For Better Results, Use the Right Clubs

choosing golf clubs

If you have any interest in being the best possible golfer you can be then you should care about what kind of clubs you are using.

There’s a reason club makers produce hundreds of different shafts and club heads and it’s not to make money (at least that’s not the only reason). Everyone’s swing is different. From club head speed and arm length, to your setup and posture, any number of things can affect the way you strike the ball.

The remainder of this article will give you a few tips so the next time you buy a set of clubs, you can be sure they’ll help you achieve the best possible results.

The Shaft

The shaft of the club you’re using arguably has the biggest effect on how you hit the ball. Regardless of how technically sound your swing is, having the wrong type of shaft will lead to inconsistency on your iron shots and sporadic play off the tee.

The slower your swing speed, the more flexible of a shaft you will need. If you hit the ball 230 yards off the tee, you’ll probably want your irons to have regular flex (R) shafts. If you hit it farther, you may want to consider upgrading to stiff (S). Next time you’re at the course, talk to the local pro about checking your specifications; he’ll know what you need.

The Club Head

The type of head you have on your club also plays an important role in how you hit the ball. If you’re relatively new to the game, you should familiarize yourself with terms like cavity back, muscle back and blade. Cavity back clubs are more appropriate for beginners.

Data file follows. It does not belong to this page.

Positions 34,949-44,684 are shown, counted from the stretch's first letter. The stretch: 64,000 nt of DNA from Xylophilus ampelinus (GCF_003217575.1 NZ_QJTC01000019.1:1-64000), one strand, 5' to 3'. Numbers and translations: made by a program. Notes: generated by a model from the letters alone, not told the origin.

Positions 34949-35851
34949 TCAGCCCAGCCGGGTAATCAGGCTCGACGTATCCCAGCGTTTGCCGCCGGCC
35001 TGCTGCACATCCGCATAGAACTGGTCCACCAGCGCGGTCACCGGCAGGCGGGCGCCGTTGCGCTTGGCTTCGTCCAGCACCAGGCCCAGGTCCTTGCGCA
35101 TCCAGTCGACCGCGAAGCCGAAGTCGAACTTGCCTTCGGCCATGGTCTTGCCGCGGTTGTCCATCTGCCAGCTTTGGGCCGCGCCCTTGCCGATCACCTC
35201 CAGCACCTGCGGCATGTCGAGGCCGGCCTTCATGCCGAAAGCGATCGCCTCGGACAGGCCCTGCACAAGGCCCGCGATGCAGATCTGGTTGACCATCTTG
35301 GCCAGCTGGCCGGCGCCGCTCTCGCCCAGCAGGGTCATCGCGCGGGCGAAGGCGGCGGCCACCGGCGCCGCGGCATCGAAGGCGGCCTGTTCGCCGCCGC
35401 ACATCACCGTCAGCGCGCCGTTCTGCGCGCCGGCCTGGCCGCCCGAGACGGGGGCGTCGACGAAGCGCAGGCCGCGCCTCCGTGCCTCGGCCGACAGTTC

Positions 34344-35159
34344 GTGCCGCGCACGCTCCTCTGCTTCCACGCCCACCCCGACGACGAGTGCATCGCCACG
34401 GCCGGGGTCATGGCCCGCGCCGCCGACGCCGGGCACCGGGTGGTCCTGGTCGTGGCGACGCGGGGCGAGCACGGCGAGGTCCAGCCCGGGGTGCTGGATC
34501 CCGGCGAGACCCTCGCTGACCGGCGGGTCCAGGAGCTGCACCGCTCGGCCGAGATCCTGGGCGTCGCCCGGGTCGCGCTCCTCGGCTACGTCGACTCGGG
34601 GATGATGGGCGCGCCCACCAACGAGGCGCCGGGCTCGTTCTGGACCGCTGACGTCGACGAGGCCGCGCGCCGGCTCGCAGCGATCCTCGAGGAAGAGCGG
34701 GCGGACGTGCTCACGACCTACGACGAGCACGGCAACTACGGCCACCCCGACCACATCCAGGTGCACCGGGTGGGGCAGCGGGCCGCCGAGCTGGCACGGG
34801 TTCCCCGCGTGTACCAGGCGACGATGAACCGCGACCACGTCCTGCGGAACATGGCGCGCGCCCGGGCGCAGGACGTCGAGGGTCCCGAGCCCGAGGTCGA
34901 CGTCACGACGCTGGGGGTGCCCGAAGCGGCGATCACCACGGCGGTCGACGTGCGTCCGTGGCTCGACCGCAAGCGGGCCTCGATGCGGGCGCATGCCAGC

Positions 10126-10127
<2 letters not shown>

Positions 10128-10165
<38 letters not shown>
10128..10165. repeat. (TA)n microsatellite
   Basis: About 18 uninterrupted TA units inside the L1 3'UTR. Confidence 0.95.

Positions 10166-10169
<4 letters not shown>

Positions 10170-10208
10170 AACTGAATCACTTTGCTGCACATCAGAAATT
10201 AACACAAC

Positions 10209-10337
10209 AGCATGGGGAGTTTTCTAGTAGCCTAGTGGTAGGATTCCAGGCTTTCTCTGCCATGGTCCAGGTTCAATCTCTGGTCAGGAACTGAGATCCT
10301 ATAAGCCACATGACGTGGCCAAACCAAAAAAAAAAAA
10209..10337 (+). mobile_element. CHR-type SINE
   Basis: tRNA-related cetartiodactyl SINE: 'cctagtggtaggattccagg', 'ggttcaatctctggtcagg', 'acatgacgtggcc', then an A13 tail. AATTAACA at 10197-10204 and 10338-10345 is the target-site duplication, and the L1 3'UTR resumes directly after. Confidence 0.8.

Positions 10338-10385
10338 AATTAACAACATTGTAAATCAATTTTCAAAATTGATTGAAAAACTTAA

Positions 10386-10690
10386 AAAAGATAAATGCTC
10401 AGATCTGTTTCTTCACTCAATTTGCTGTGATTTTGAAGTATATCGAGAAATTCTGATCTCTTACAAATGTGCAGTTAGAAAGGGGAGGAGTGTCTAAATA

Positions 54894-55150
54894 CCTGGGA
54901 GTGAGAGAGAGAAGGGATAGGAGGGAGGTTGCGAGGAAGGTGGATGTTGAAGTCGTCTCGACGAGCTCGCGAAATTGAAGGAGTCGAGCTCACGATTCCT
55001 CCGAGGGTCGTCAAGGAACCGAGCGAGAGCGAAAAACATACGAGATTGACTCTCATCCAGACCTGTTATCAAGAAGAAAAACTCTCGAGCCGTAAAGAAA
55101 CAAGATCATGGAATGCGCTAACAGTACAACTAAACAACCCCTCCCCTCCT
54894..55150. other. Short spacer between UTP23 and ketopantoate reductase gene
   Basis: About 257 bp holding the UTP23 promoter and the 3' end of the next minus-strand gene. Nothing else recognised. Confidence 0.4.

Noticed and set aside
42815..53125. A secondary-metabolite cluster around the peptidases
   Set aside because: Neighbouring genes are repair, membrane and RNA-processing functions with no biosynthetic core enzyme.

They generally are larger than other heads and there’s a lot of room for forgiveness on mishits. When you get better you can switch to muscle back clubs and if you get really really good, you can think about going out and getting yourself a set of blades.


Every golfer, regardless of skill, should have at least one hybrid in their bag. There are only a handful of golfers on the planet that can consistently hit a 2-ron and it was precisely for this reason that the hybrid was developed.

A cross between a wood and an iron, a hybrid is easier to hit, provides room for forgiveness and can really come in handy when your ball is deep in the rough. If you don’t have one in your bag, you’re at a disadvantage before you even set foot on the tee.


Putters are different than any other club in the bag in that the only thing that matters is how comfortable it makes you feel over the ball. If you set up to your putt and you can’t feel like you’re going to make it, you rarely will.

Whether it’s center-shafted, offset or anchored, when you buy a putter, make sure it’s something you’re in love with because you may end up using it for the rest of your life.

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